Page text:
The Northeast winter often malingers, too long it seems to many of us, into
spring. While snowpack usually recedes by the end of March to reveal a ground
plane flattened into uniformity by the literal weight of water, late snowfalls can
annoy or delight one (depending on one’s temperament) well into April and
beyond. One May day not too many years back found me repurposing a hockey
stick to the task of liberating lilac panicles in full bloom from the crushing burden
of six inches of the stuff.
However, despite such meteorological fits, once spring has begun in New
England, it almost always comes on fast and irrepressible, as though some great
switch within the Earth had been flipped. Within a few weeks, our landscape will
reassume its overwhelmingly verdant appearance, literally from the ground up,
as first grasses and forbs, then shrubs, and finally deciduous trees refoliate to
fuel another season of growth and reproduction.
Already, the earliest spring bulbs and corms are gracing gardens great and small
throughout the warmer areas of the Berkshires. Snowdrops and winter aconite
are in flower, quietly ushering in the season, and soon to be replaced by the
symphony of crocus, Narcissus, tulip and squill species that so characterize the
rambunctious month of April.
Before long, shrubs will erupt into bloom as well, and yet long before even
forsythia has spun gold from its chartreuse buds, one genus of woody plants
simply cannot be bothered to wait for spring. Enter the spring-blooming
witch hazels: Hamamelis vernalis, denizen of the woodland understory; the
Chinese witch hazel, Hamamelis mollis; and the showy, modern hybrids of the
forementioned species and its Japanese counterpart, Hamamelis x intermedia.
Like the herbaceous perennials of the genus Helleborus (commonly known as
Christmas or Lenten rose), spring witch hazels can bloom as early as February.
Unlike the hellebore, however, these shrubs are not dependent upon a lack of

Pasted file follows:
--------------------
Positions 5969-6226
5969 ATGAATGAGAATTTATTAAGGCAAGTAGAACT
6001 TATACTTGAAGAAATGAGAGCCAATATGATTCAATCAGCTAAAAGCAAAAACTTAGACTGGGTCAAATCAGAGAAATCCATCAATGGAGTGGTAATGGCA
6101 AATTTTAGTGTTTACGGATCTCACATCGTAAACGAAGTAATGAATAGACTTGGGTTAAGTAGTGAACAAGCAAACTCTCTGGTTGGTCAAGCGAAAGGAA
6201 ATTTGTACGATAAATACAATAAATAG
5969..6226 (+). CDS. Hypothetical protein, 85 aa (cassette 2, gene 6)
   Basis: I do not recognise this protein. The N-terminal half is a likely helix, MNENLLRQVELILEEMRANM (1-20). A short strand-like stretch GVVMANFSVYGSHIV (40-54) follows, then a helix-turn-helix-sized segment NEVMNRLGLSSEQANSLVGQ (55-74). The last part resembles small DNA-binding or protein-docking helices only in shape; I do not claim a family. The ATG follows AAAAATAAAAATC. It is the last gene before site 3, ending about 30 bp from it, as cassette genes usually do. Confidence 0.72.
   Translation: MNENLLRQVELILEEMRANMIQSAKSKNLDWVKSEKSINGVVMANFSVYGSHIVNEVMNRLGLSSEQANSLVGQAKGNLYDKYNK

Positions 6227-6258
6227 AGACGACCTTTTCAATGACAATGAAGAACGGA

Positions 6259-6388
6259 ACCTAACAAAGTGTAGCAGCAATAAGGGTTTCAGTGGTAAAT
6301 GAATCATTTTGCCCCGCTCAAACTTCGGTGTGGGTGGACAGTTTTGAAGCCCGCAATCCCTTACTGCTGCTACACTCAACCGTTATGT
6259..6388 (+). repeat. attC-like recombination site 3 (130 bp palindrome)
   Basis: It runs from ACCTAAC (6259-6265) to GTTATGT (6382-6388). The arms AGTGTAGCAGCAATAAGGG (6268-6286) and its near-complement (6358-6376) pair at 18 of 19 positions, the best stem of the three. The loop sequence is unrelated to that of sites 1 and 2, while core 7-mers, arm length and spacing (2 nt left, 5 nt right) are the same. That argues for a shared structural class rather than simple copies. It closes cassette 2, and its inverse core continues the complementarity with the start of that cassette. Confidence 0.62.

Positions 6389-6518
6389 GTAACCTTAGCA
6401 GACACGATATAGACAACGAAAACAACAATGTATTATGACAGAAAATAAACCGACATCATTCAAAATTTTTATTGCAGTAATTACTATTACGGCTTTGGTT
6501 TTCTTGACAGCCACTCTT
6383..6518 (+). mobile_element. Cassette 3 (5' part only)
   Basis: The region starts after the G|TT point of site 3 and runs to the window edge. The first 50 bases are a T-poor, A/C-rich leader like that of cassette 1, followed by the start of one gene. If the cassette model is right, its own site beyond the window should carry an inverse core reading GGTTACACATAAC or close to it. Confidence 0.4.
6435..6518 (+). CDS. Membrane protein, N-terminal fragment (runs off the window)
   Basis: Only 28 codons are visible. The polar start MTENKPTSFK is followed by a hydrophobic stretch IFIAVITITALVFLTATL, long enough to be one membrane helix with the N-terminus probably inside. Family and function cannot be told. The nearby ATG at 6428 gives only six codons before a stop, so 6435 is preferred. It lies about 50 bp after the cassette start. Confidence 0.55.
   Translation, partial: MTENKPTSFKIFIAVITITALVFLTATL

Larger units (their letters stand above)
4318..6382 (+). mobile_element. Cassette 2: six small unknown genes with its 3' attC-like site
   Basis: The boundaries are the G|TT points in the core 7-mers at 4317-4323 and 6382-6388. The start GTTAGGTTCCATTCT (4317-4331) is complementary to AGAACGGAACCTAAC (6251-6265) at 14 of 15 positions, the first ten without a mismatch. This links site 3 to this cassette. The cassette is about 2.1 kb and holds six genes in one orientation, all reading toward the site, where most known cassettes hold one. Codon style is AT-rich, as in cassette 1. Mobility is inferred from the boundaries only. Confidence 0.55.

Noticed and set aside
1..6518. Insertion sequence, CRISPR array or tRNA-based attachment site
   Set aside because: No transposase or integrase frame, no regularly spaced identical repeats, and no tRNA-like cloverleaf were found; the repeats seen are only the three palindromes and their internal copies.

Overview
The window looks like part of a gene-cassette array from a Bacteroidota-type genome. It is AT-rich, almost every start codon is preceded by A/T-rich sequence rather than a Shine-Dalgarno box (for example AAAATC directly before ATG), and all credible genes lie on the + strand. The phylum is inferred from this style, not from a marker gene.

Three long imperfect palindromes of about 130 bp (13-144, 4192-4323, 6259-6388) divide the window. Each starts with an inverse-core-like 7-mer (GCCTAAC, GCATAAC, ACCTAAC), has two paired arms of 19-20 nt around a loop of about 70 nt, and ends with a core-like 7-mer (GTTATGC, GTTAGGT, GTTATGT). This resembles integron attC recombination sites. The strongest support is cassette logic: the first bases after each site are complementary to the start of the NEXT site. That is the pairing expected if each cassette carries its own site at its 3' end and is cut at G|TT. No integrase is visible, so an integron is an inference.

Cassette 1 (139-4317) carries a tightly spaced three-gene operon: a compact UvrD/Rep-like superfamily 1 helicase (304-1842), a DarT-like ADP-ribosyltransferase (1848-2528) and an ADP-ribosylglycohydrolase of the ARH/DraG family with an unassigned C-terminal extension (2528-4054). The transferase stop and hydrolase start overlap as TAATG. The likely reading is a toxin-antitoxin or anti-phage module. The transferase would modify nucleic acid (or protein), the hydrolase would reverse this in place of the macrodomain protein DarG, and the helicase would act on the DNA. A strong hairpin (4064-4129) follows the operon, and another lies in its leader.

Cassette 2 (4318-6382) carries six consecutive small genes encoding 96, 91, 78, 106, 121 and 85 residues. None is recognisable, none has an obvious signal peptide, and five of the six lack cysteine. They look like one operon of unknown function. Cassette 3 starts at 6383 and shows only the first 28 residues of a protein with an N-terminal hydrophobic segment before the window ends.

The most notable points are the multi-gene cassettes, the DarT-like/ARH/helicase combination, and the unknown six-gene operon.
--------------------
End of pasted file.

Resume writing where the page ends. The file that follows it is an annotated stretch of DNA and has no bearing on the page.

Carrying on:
snow cover to do so. Rather, they simply require mild days during which they
can take advantage of the hunger of the minute gnats, flies, and wasps that may
be out foraging on such days.
This reproductive strategy allows a plant with flowers that would be lost amongst
the smorgasbord of spring and summer to lure in pollinators which have nothing
better to do than gather bits of its pollen and scant nectar. Witch hazels
maximize the benefits of this strategy by employing an interesting, and at least
within the realm of woody plants, nearly unique tactic. In lieu of a continuous
flowering period – a risky endeavor for a winter-blooming plant – they unfurl their
ribbon-like petals only on suitable days, withdrawing them as temperatures dip.
Their ability to perform this dance for up to two months sets the spring witch
hazels within the ranks of the longest-flowering shrubs, and at a time of year
when few expect to see any flowers at all.
Even with this finely-tuned reproductive strategy, witch hazels are nearly
statistically infertile. In our native species, fewer than one percent of flowers are
fertilized, but the shrub expends an unusual degree of energy in ensuring the
viability of the two seeds held within each fruit capsule, allowing them to slowly
mature through the spring and summer before finally expelling them in October.
In terms of parental care, the spring witch hazels are perhaps only exceeded
by their autumnal counterpart, Hamamelis virginiana, which produces flowers
simultaneously with the maturation of the previous year’s fruit and seeds.
With its peculiar, half-inch ribbons of highly variable hue ranging from yellow to
red, our native spring witch hazel is a treat to flower-deprived eyes, yet it pales
in the company of twentieth-century H. x intermedia hybrids such as the classic
yellow ‘Arnold Promise’, the stunning red ‘Diane’, and brilliant copper ‘Jelena’.
If the seeming incongruity of a shrub in full flower amidst drifts of snow has nearly
caused the uninitiated reader a vehicular mishap within the past month, it is likely
to be one of the above that deserves the blame.
And the name? The “witch” is a corruption of an Old English word meaning
pliable, and the “hazel” derives from a historical tendency on the part of English
speakers to ascribe the name “hazel” almost any shrub that possesses a
passing resemblance to the filbert. To paraphrase fictional talk-show host Linda
Richman, “Witch hazels are neither witches nor hazels. Discuss!”
By Terrence Trapp, Director of Horticulture
April 10th, 2013